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unequivocally in favor of the cause. This is a strong evi- 
dence of the change in sentiment which has already taken 
place. Then, too, the Christian Church, with which the 
peace movement originated three-quarters of a century 
ago, tho very slimly represented in the Congress, is doing 
in many places admirable work for the cause. One need 
only instance the meeting, held in Washington last win- 
ter, of representatives from the leading denominations, or 
the number of sermons preached on peace Sunday or the 
increasingly frequent denunciation of war and advocacy 
of peace in leading religious journals. 

The movement has also become a fixed factor in parlia- 
mentary discussions and resolutions. The Interparlia- 
mentary Conference to which attention is called in an- 
other article represents this phase of the movement. A 
number of eminent members of parliament have been 
members of the Universal Peace Congress since its incep- 
tion, and the number of bills and resolutions introduced 
into various parliaments within a few years, directly to 
promote peace, would, if they could be gathered together, 
surprise those who think that the peace movement is an 
absurd and hopeless thing. 

The two Congresses held at Berne this year, were, on 
the whole, among the best that have ever been held, and 
the friends of peace and concord have abundant reason 
to believe that their efforts are bearing fruit as fast as 
could be expected in public sentiment and in public 


The Interparliamentary Peace Conference, a more 
detailed account of whose deliberations we shall give in 
our next issue, was held immediately after the Peace 
Congress at Berne. It opened on the 29th of August 
and continued for three days. There were present one 
hundred and fourteen members from thirteen different 
European parliaments. Any member of any parliament 
may become a member by giving in his adherence to the 
organization. The Association is purely voluntary, the 
delegates not being sent by their governments. The 
Constitution of the Conference is such as to permit 
ex-members of parliaments, who have previously been 
members of the Association, to continue such. The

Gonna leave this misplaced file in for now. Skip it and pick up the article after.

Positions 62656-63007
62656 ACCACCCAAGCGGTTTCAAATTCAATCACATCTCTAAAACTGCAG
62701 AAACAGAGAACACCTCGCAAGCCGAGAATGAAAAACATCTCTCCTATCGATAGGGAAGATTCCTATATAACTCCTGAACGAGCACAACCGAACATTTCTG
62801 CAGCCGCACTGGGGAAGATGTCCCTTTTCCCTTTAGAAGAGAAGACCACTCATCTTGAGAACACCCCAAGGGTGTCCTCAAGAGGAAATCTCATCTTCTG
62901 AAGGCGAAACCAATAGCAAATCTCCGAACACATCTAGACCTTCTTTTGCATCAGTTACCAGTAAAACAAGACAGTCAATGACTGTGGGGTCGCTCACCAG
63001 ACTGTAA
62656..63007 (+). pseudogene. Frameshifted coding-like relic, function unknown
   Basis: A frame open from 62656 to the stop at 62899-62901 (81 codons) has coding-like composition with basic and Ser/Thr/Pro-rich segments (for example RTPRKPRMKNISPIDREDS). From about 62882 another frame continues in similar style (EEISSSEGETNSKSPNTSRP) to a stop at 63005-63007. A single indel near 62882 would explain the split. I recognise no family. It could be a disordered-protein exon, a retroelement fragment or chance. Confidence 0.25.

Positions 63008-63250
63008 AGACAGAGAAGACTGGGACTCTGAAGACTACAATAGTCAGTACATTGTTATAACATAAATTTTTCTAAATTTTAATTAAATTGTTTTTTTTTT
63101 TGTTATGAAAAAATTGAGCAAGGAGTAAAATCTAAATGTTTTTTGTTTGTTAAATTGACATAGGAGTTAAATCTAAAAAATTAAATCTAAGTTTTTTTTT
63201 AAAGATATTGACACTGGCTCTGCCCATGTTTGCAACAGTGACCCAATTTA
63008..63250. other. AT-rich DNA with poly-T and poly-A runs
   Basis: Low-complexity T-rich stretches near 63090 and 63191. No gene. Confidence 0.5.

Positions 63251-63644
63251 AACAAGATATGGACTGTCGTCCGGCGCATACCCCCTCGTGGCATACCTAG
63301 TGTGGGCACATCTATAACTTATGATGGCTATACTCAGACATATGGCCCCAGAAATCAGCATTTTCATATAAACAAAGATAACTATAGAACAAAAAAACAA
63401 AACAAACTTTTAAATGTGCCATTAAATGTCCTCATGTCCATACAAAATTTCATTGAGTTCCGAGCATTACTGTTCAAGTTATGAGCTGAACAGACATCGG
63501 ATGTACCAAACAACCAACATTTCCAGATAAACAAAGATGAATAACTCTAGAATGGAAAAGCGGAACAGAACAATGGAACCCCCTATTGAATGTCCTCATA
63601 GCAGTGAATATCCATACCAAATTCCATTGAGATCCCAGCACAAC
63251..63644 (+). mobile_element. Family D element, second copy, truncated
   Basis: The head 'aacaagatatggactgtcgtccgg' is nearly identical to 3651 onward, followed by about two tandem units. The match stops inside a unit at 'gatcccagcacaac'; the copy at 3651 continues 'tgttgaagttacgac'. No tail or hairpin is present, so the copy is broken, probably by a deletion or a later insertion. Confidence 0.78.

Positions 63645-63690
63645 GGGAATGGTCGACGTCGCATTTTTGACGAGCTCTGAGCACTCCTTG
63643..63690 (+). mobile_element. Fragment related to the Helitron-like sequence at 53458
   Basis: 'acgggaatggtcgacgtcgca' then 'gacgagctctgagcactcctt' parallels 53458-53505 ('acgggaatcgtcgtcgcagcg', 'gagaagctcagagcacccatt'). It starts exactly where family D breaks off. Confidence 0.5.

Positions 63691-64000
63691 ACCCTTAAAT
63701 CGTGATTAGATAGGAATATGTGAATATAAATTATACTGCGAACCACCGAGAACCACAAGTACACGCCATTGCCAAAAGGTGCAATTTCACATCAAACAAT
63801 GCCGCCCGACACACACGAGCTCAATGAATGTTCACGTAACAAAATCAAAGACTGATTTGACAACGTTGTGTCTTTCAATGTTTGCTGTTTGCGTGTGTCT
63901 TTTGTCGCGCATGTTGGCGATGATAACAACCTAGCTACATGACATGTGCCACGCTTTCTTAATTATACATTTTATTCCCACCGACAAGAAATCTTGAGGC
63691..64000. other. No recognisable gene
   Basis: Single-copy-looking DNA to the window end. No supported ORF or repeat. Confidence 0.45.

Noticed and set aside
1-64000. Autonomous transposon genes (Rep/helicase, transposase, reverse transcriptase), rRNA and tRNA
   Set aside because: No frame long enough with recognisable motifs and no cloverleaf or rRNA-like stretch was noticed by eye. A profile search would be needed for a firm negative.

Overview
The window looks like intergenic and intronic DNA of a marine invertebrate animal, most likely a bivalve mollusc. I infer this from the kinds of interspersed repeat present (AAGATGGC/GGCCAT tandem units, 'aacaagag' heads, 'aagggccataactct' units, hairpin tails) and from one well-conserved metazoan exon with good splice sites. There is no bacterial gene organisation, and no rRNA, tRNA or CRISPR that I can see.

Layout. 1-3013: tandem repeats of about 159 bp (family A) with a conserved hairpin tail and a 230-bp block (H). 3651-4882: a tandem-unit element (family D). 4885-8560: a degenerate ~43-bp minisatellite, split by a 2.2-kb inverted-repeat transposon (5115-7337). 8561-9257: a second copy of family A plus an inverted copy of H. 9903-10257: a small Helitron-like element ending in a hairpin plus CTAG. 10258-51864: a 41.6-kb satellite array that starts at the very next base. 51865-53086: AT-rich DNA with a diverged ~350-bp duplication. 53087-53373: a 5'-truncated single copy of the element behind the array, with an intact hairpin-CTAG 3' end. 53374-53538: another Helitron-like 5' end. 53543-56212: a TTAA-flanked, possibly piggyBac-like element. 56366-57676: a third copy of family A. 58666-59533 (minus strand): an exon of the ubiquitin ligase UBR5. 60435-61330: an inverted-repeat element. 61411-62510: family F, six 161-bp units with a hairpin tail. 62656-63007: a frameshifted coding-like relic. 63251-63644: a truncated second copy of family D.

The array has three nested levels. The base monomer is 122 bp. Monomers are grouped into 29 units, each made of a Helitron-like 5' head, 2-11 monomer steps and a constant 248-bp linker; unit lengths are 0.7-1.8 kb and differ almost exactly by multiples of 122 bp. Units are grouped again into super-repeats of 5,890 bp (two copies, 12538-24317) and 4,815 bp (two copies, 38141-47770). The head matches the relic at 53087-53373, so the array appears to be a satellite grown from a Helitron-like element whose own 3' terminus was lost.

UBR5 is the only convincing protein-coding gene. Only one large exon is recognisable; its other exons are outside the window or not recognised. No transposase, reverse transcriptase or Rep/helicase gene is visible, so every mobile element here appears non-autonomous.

organization was started at Paris three years ago, at the 
same time as the Universal Peace Congress, and with 
similar aims in view. At the first meeting, at the time 
of the Paris Exposition, there were present, but forty 
persons from the Parliaments of England and France 
only. The organization has grown rapidly in size and 
importance and has extended its influence nearly all over 
Europe. There were present this year at Berne, twelve 
members of Parliament from Germany, three from 

Austria, two from Denmark, one from Spain, twenty- 
eight from France, eleven from Great Britain, seven 
from Italy, three from Norway, five from the Netherlands, 
one from Portugal, eight from Roumania, one from 
Honduras and San Salvador, and thirty-two from Switzer- 
land, making one hundred and fourteen in all. Most 
of these were members of the Lower Houses of 
Parliament though five Senators were present. Of 
presiding officers, there were Dr. Baumbach, Vice- 
President of the German Reichstag, Dr. Horst, President 
of the Norwegian Odelsthing, Mr. Ullmann, President 
of the Norwegian Storthing, and the President of the 
States-General of Holland. 

On the whole, it was a very able body of men. Some 
of the debates were of a high character, and the delibera- 
tions were carried on in excellent parliamentary order, 
with Dr. Gobat, of the Swiss National Council, presiding. 
Difference of language aside, with little exception there 
was nothing in the Conference to indicate difference of 
nationality. The members were earnest, sensible men, 
thoroughly interested in the advocacy of peace and 
trying to avoid everything that could arouse unpleasant 
feelings. The one or two little "scenes" that occurred 
were between citizens of the same country, and these 
were deplored by all before they had gotten cold. 

This Interparliamentary Conference is destined to exer- 
cise a powerful controlling influence in European politics 
ere long. Its purpose is to create a peace party in every 
legislative body in Europe and the world, and in this 
way to resist all war policies and finally to control 
legislation in the interests of peace. It discusses ques- 
tions more of a legislative and judicial character than 
the Peace Congress and seeks to carry the public 
sentiment created by the latter up into contact with the 
governing authorities of the nations. 

We are sorry that our own Congressmen have had so 
little to do with this movement, though we believe that 
twice the Conference has had representatives from the 
United States. There were none present this year, and 
this fact was spoken of with regret by many European 
delegates. The distance and difference of interest may 
count for something in the way of excuse, but while our 
country is seeking so earnestly to get other nations to 
form permanent arbitration treaties with us, there ought 
at least to be a few Senators and Representatives willing 
to go to Europe to aid in this most important and 
promising movement. 


As duelling is gradually being condemned for the 
adjustment of differences between private persons so war 
may be condemned as a practice, fitted only for savage 
nations, and wholly disgraceful and infamous when waged 
by nations pretending to civilization and professing the 
religion of the Prince of Peace. — St. Louis Advocate.